himself and rode out of the fortress. How they
settled the business I don't know, but at night
they both returned, and the sentry saw that
across Azamat's saddle a woman was lying, bound
hand and foot and with her head wrapped in a

"And the horse?" I asked the staff-captain.

"One minute! One minute! Early next
morning Kazbich rode over, driving in half a
score of rams for sale. Tethering his horse by
the fence, he came in to see me, and I regaled
him with tea, for, robber though he was, he was
none the less my guest-friend.

"We began to chat about one thing and
another. . . Suddenly I saw Kazbich start,
change countenance, and dart to the window;
but unfortunately the window looked on to the
back courtyard.

"'What is the matter with you?' I asked.

"'My horse! . . . My horse!' he cried, all
of a tremble.

"As a matter of fact I heard the clattering of

"'It is probably some Cossack who has
ridden up.'

"'No! Urus -- yaman, yaman!'[1] he roared,
and rushed headlong away like a wild panther.
In two bounds he was in the courtyard; at the
gate of the fortress the sentry barred the way
with his gun; Kazbich jumped over the gun
and dashed off at a run along the road. . .
Dust was whirling in the distance -- Azamat was
galloping away on the mettlesome Karagyoz.
Kazbich, as he ran, tore his gun out of its cover
and fired. For a moment he remained motion-
less, until he had assured himself that he had
missed. Then he uttered a shrill cry, knocked
the gun against a rock, smashed it to splinters,
fell to the ground, and burst out sobbing like
a child. . . The people from the fortress
gathered round him, but he took no notice of
anyone. They stood there talking awhile and
then went back. I ordered the money for the
rams to be placed beside him. He didn't touch
it, but lay with his face to the ground like a
dead man. Would you believe it? He re-
mained lying like that throughout the rest of
that day and the following night! It was only
on the next morning that he came to the fortress
and proceeded to ask that the name of the thief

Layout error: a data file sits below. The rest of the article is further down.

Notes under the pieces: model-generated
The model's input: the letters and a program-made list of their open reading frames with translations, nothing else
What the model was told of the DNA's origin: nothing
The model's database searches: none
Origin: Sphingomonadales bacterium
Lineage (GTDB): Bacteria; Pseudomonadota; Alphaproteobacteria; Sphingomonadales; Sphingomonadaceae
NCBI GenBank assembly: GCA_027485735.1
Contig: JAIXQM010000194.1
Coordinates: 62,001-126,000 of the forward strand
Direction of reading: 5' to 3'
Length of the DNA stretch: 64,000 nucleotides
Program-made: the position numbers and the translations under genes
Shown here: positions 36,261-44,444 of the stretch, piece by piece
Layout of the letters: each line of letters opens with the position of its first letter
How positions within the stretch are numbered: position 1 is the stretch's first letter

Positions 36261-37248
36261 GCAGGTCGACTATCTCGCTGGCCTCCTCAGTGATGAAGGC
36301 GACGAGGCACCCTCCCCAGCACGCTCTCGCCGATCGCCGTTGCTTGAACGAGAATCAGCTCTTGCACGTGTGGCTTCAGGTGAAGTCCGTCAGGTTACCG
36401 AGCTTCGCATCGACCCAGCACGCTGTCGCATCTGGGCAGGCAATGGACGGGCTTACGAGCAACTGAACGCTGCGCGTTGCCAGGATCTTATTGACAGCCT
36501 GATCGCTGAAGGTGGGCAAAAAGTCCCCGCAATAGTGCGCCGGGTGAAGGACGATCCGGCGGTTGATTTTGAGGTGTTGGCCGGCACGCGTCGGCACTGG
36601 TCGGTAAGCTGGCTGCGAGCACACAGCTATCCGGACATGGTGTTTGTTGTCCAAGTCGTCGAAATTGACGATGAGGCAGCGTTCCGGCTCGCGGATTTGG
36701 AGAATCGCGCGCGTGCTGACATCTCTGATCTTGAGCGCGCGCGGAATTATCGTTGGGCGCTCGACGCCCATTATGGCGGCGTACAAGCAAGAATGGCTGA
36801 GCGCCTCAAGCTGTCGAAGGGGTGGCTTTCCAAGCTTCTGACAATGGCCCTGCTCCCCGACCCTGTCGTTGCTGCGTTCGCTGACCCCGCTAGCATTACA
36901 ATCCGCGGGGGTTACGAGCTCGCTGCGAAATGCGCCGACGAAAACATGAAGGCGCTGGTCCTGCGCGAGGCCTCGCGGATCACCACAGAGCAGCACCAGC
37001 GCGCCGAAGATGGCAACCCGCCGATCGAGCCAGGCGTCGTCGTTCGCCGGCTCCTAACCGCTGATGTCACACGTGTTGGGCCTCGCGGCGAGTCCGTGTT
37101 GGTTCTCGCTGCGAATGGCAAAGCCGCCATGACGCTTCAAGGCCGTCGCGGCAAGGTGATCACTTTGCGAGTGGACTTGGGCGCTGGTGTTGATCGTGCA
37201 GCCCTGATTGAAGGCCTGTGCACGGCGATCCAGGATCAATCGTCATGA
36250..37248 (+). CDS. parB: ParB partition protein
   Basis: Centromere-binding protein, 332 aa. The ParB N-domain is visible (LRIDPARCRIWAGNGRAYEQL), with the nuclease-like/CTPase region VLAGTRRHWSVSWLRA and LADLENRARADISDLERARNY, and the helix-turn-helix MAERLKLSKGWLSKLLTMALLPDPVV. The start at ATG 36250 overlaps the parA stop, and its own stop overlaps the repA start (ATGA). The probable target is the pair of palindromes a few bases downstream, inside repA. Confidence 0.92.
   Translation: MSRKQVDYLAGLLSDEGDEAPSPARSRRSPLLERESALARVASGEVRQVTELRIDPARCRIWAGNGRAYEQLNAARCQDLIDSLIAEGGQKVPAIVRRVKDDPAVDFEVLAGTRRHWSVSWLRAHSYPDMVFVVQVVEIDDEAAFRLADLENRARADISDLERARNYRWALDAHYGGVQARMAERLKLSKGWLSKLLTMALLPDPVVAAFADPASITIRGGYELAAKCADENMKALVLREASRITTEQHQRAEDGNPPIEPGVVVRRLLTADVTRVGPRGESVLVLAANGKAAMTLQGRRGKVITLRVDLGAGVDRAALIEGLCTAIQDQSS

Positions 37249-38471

should be told him. The sentry who had ob-
served Azamat untying the horse and galloping
away on him did not see any necessity for con-
cealment. At the name of Azamat, Kazbich's
eyes flashed, and he set off to the village where
Azamat's father lived."

[1] "No! Russian -- bad, bad!"

"And what about the father?"

"Ah, that was where the trick came in!
Kazbich could not find him; he had gone away
somewhere for five or six days; otherwise, how
could Azamat have succeeded in carrying off

"And, when the father returned, there was
neither daughter nor son to be found. A wily
rogue, Azamat! He understood, you see, that
he would lose his life if he was caught. So, from
that time, he was never seen again; probably
he joined some gang of Abreks and laid down
his turbulent life on the other side of the
Terek or the Kuban. It would have served him
right!" . . .


"I CONFESS that, for my part, I had trouble
enough over the business. So soon as ever
I learned that the Circassian girl was with Grigori
Aleksandrovich, I put on my epaulettes and sword
and went to see him.

"He was lying on the bed in the outer room,
with one hand under his head and the other
holding a pipe which had gone out. The door
leading to the inner room was locked, and there
was no key in the lock. I observed all that in
a moment. . . I coughed and rapped my heels
against the threshold, but he pretended not to

"'Ensign!' I said, as sternly as I could. 'Do
you not see that I have come to you?'

"'Ah, good morning, Maksim Maksimych!
Won't you have a pipe?' he answered, without

"'Excuse me, I am not Maksim Maksimych.
I am the staff-captain.'

"'It's all the same! Won't you have some
tea? If you only knew how I am being tortured
with anxiety.'

"'I know all,' I answered, going up to the

"'So much the better,' he said. 'I am not
in a narrative mood.'

"'Ensign, you have committed an offence for
which I may have to answer as well as you.'

"'Oh, that'll do. What's the harm? You
know, we've gone halves in everything.'

"'What sort of a joke do you think you are
playing? Your sword, please!' . . .

"'Mitka, my sword!'

"'Mitka brought the sword. My duty dis-
charged, I sat down on the bed, facing Pechorin,
and said: 'Listen here, Grigori Aleksandrovich,
you must admit that this is a bad business.'

"'What is?'

"'Why, that you have carried off Bela. . .
Ah, it is that beast Azamat! . . . Come, con-
fess!' I said.

"'But, supposing I am fond of her?' . . .

"Well, what could I say to that? . . . I was
nonplussed. After a short interval of silence,
however, I told him that if Bela's father were
to claim her he would have to give her up.

"'Not at all!'

"'But he will get to know that she is


"Again I was nonplussed.

"'Listen, Maksim Maksimych,' said Pechorin,
rising to his feet. 'You're a kind-hearted man,
you know; but, if we give that savage back his
daughter, he will cut her throat or sell her. The
deed is done, and the only thing we can do now
is not to go out of our way to spoil matters.
Leave Bela with me and keep my sword!'

"'Show her to me, though,' I said.

"'She is behind that door. Only I wanted,
myself, to see her to-day and wasn't able to.
She sits in the corner, muffled in her veil, and
neither speaks nor looks up -- timid as a wild
chamois! I have hired the wife of our dukhan-
keeper: she knows the Tartar language, and will
look after Bela and accustom her to the idea
that she belongs to me -- for she shall belong to
no one else!' he added, banging his fist on the

"I assented to that too. . . What could I
do? There are some people with whom you